Smart Choices; Bad Judgments.


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For the past two years, the food and beverage industry has been developing a new package labeling program, dubbed “Smart Choices,” to help consumers identify good nutritional choices.  This summer, the labels started appearing on food packaging – prominently displayed on healthy foods like…  sugary cereal and fat-saturated mayonnaise.

Ah, yet another example of business purporting to act in consumers’ best interests, but in reality, doing nothing of the sort.  The Smart Choices labeling program was about as far away as you can get from honest, authentic customer communication.  Is it any wonder that consumers rarely trust big business?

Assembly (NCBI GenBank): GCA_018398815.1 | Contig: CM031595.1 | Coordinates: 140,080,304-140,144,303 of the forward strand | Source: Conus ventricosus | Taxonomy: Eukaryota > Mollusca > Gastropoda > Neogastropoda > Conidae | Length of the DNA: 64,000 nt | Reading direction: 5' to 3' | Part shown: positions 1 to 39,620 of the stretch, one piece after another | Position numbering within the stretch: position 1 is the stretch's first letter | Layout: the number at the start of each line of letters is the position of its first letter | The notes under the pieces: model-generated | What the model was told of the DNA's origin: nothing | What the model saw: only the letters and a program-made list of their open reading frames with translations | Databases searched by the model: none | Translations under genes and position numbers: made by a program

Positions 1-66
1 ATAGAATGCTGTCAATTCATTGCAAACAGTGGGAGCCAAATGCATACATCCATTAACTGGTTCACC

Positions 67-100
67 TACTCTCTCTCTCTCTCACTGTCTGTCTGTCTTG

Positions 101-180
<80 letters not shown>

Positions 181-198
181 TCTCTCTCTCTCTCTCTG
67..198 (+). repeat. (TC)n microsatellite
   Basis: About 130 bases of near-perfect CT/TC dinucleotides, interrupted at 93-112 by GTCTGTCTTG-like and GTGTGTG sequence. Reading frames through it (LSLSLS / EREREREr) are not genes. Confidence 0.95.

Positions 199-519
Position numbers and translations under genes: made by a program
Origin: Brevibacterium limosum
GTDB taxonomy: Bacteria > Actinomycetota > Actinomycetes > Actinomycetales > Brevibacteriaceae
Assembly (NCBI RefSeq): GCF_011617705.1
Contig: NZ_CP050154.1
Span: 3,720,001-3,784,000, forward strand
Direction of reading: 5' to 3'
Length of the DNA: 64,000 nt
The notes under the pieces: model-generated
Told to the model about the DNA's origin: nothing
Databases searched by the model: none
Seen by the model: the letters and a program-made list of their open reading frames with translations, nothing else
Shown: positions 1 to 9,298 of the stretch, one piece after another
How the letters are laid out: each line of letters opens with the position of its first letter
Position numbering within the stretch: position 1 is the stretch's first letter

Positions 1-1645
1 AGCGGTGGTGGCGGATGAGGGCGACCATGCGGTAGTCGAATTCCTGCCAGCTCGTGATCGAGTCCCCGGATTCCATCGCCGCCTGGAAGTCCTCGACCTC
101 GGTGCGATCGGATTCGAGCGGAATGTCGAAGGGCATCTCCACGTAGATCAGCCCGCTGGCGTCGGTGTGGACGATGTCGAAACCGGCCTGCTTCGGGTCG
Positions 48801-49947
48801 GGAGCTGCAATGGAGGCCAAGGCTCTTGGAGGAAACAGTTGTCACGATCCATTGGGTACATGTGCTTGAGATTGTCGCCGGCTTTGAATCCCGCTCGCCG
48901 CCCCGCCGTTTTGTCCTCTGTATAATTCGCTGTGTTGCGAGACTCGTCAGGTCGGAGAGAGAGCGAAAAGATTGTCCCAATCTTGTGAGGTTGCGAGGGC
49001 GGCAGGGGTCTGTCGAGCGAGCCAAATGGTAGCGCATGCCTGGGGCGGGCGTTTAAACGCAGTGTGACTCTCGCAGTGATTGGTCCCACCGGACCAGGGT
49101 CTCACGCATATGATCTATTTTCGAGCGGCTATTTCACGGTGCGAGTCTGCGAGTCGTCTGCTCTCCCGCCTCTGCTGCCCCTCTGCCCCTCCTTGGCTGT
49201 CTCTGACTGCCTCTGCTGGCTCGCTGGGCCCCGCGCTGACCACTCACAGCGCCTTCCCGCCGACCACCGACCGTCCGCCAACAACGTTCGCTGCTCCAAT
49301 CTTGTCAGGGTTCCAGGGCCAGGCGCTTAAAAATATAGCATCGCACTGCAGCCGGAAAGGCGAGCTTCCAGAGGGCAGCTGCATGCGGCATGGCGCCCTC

As reported in a recent New York Times article, the food industry has wisely backed away from the Smart Choices labeling program.  But I like to think that the damage has already been done, and that this misstep will serve as a wake-up call to the value of authentic branding and communication (and the risks of doing anything otherwise).

In next week’s post, I’ll continue with this theme, describing recent efforts by a major health insurer to create a more informative and customer-friendly Explanation of Benefits.


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